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NATO newcomer Finland's presidential election is headed for a runoff

A woman casts her ballot at a polling station during presidential election in Helsinki, Finland, Sunday, Jan. 28, 2024.
Sergei Grits
A woman casts her ballot at a polling station during presidential election in Helsinki, Finland, Sunday, Jan. 28, 2024.

Updated January 28, 2024 at 2:55 PM ET

HELSINKI — Ex-Prime Minister Alexander Stubb was projected to win the first round of Finland's presidential election on Sunday and face runner-up Pekka Haavisto in a runoff next month.

Finnish public broadcaster YLE projected that Stubb won the first round of the presidential election with 27.3% of the votes, while Haavisto, an ex-foreign minister, took second place with 25.8%. Parliamentary Speaker Jussi Halla-aho came in third place with 18.6%

The projected result will push the race into a runoff on Feb. 11 between Stubb and Haavisto as none of the candidates received more than half of the votes.

YLE's prediction, highly accurate in previous elections, is a mathematical model calculated on the basis of advance votes and a certain number of Sunday's votes under official data provided by the Legal Register Centre. Exit polls aren't generally used in Finland.

Stubb, 55, who represents the conservative National Coalition Party and headed the Finnish government in 2014-2015, and Haavisto, 65, who is making his third run for the office, were the main contenders in the election where about 4.5 million eligible voters picked a successor to hugely popular President Sauli Niinistö, whose second six-year term expires in March. He wasn't eligible for reelection.

Unlike in most European countries, the president of Finland holds executive power in formulating foreign and security policy, particularly when dealing with countries outside the European Union like the United States, Russia and China.

The president also acts as the supreme commander of the Finnish military, a particularly important duty in Europe's current security environment.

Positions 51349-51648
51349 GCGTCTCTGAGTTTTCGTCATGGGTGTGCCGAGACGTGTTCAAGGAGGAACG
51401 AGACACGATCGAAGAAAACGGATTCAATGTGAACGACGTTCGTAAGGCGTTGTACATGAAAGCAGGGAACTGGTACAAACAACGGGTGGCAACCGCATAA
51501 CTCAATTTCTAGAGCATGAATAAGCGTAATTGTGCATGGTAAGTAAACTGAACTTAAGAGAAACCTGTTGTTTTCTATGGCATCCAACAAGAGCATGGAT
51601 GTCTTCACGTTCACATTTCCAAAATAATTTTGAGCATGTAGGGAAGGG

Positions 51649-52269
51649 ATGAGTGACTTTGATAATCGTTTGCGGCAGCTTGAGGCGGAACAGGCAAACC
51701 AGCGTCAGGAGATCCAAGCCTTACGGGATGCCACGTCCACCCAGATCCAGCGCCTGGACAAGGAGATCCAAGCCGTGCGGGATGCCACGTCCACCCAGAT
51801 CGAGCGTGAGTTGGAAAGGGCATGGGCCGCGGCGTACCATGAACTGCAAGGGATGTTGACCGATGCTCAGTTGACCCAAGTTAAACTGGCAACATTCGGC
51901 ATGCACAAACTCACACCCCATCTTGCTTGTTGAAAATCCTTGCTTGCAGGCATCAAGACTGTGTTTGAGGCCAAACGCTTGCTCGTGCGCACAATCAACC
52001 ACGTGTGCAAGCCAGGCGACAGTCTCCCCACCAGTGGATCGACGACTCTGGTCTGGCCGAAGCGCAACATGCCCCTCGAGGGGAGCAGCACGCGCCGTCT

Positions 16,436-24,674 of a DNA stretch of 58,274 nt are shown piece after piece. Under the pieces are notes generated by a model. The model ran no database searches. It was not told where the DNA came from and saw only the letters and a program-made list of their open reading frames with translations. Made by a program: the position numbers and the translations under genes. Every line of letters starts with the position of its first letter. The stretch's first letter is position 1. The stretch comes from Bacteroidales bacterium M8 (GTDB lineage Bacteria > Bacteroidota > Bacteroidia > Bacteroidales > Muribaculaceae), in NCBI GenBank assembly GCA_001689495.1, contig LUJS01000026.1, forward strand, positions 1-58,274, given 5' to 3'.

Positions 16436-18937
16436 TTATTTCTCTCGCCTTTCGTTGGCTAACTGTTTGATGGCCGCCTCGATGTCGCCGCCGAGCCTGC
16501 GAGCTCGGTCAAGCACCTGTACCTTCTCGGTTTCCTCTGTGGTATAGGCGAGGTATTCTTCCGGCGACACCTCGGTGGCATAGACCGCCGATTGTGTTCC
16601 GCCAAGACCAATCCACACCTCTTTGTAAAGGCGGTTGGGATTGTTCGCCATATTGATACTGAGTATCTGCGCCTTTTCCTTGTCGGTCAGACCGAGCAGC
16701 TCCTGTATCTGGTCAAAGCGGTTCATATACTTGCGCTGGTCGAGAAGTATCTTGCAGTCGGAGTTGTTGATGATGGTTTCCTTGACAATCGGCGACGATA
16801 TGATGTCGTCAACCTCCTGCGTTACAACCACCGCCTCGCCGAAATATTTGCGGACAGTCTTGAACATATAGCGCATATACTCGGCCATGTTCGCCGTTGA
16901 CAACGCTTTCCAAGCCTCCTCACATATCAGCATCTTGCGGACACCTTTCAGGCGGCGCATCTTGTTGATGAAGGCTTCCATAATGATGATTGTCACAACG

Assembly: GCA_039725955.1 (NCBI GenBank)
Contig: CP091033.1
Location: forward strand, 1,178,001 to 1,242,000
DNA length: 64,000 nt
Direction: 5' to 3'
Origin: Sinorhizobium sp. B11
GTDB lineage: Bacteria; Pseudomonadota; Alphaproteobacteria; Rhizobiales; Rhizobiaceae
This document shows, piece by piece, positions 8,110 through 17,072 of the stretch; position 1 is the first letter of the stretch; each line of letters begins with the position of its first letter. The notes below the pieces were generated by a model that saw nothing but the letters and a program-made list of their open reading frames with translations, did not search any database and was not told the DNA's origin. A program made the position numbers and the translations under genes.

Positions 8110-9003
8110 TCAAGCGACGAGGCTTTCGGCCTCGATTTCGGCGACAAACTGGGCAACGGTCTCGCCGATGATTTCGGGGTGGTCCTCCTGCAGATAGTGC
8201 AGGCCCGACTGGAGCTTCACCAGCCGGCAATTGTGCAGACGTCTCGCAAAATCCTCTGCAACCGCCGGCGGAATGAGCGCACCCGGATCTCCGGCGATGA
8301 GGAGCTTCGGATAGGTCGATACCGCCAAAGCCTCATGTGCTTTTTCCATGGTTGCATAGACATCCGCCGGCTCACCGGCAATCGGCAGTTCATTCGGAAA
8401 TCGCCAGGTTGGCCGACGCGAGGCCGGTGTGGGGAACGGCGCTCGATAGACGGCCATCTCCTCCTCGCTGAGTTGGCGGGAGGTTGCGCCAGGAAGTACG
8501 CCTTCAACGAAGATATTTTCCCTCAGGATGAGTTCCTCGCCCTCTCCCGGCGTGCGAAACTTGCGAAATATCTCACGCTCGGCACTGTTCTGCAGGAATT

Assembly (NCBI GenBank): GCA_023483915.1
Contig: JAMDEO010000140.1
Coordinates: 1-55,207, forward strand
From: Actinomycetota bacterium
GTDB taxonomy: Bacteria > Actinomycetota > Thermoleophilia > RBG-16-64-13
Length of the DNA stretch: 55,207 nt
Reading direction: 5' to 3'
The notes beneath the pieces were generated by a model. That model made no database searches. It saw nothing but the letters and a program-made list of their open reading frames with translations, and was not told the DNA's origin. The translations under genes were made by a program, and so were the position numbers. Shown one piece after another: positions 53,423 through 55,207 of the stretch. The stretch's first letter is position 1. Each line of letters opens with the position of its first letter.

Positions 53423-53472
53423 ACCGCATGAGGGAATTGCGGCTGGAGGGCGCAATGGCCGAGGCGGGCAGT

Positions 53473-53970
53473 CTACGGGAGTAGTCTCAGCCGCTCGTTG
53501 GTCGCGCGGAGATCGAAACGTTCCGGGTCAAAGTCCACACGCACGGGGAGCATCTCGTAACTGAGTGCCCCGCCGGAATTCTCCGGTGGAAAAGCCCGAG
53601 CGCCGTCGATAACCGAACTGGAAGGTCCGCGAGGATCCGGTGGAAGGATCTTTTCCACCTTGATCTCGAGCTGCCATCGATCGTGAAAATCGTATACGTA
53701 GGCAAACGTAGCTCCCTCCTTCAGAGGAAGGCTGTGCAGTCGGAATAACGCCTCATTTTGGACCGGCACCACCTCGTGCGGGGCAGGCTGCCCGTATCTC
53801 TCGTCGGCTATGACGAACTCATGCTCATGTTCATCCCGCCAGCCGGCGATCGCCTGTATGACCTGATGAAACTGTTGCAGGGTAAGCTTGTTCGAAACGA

Polls across the country closed at 8 p.m. About 4.5 million citizens were eligible to vote for Finland's new head of state from an array of nine candidates — six men and three women.

"I expect strong leadership in the current global situation," said Eve Kinnunen, who voted in a polling station in the center of the capital, Helsinki.

Finland's new head of state will start a six-year term in March in a markedly different geopolitical and security situation in Europe than did incumbent Niinistö after the 2018 election.

Abandoning decades of military nonalignment in the wake of Russia's invasion of Ukraine, Finland became NATO's 31st member in April, much to the annoyance of President Vladimir Putin of Russia, which shares a 832-mile border with the Nordic nation.

NATO membership, which has made Finland the Western military alliance's front-line country toward Russia, and the war raging in Ukraine a mere 600 miles away from Finland's border have boosted the president's status as a security policy leader.

In line with consensus-prone Finnish politics, months of campaigning have proceeded smoothly among the candidates. They all agree on major foreign policy issues like Finland's future policies toward Russia, enhancing security cooperation with the United States and the need to continue helping Ukraine both militarily and with humanitarian assistance.

Membership in the military alliance "also means that NATO should have a new Arctic dimension, because NATO is then stronger in the Arctic area when both Finland and Sweden are members," Haavisto told The Associated Press during his last campaign event at a music bar just outside Helsinki late Saturday.

As foreign minister, Haavisto, a Green League member who is running as an independent candidate, signed Finland's historic accession treaty to NATO last year and played a key role in the membership process.

Western neighbor Sweden is set to join NATO in the near future as the final holdout, Hungary, is expected to ratify Stockholm's bid by the end of February.

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The Associated Press
[Copyright 2024 NPR]